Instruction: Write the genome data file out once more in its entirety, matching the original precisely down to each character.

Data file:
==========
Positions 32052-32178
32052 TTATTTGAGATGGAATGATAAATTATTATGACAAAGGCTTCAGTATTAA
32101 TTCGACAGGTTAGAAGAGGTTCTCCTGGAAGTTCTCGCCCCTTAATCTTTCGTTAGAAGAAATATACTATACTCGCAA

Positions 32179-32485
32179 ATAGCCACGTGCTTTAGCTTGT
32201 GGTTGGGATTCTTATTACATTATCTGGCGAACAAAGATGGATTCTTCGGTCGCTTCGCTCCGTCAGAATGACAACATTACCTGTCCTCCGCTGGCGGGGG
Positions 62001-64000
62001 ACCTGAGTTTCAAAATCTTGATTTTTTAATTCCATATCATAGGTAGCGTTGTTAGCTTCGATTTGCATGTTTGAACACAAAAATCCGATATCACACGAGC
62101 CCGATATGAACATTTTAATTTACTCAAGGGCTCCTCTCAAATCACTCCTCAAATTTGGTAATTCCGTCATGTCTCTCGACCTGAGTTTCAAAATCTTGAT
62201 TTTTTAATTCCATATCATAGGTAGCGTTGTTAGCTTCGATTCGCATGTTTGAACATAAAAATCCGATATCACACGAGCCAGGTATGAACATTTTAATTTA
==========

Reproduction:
Positions 32052-32178
32052 TTATTTGAGATGGAATGATAAATTATTATGACAAAGGCTTCAGTATTAA
32101 TTCGACAGGTTAGAAGAGGTTCTCCTGGAAGTTCTCGCCCCTTAATCTTTCGTTAGAAGAAATATACTATACTCGCAA

Positions 32179-32485
32179 ATAGCCACGTGCTTTAGCTTGT
32201 GGTTGGGATTCTTATTACATTATCTGGCGAACAAAGATGGATTCTTCGGTCGCTTCGCTCCGTCAGAATGACAACATTACCTGTCCTCCGCTGGCGGGGG
Positions 62001-64000
62001 ACCTGAGTTTCAAAATCTTGATTTTTTAATTCCATATCATAGGTAGCGTTGTTAGCTTCGATTTGCATGTTTGAACACAAAAATCCGATATCACACGAGC
62101 CCGATATGAACATTTTAATTTACTCAAGGGCTCCTCTCAAATCACTCCTCAAATTTGGTAATTCCGTCATGTCTCTCGACCTGAGTTTCAAAATCTTGAT
62201 TTTTTAATTCCATATCATAGGTAGCGTTGTTAGCTTCGATTCGCATGTTTGAACATAAAAATCCGATATCACACGAGCCAGGTATGAACATTTTAATTTA